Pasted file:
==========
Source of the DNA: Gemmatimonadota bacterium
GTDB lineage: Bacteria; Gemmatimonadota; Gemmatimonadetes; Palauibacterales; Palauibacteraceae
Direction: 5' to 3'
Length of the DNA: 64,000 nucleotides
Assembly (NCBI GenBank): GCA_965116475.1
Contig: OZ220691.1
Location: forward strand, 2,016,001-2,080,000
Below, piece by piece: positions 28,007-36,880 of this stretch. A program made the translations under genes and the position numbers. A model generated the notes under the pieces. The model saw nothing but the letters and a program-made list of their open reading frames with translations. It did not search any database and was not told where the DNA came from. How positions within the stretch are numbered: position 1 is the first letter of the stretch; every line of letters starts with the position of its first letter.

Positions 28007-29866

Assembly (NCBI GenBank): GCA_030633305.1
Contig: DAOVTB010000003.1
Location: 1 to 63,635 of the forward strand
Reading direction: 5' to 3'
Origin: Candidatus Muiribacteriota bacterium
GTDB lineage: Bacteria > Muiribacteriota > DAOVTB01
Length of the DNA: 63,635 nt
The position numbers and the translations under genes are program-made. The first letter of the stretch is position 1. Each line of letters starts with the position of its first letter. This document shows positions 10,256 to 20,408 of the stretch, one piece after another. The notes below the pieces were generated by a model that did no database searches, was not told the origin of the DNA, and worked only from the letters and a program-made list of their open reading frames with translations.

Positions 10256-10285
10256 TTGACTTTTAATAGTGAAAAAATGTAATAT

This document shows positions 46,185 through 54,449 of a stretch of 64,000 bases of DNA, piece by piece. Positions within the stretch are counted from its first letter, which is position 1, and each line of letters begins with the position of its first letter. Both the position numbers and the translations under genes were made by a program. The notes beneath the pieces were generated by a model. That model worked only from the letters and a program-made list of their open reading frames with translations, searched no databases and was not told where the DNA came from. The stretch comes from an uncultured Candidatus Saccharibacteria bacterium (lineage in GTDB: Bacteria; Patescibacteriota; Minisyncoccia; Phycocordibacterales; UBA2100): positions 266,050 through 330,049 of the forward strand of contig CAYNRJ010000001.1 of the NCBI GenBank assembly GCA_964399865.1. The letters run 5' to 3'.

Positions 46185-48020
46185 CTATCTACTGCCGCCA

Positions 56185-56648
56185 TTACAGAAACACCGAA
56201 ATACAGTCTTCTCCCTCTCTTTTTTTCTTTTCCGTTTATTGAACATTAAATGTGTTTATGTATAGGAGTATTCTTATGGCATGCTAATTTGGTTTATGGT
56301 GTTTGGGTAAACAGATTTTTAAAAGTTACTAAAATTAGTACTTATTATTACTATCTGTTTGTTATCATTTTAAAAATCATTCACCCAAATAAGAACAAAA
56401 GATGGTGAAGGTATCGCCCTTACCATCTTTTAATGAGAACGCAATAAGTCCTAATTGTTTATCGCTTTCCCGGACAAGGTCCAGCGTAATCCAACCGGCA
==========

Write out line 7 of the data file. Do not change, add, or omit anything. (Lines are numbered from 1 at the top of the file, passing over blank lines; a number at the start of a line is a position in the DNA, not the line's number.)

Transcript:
Location: forward strand, 2,016,001-2,080,000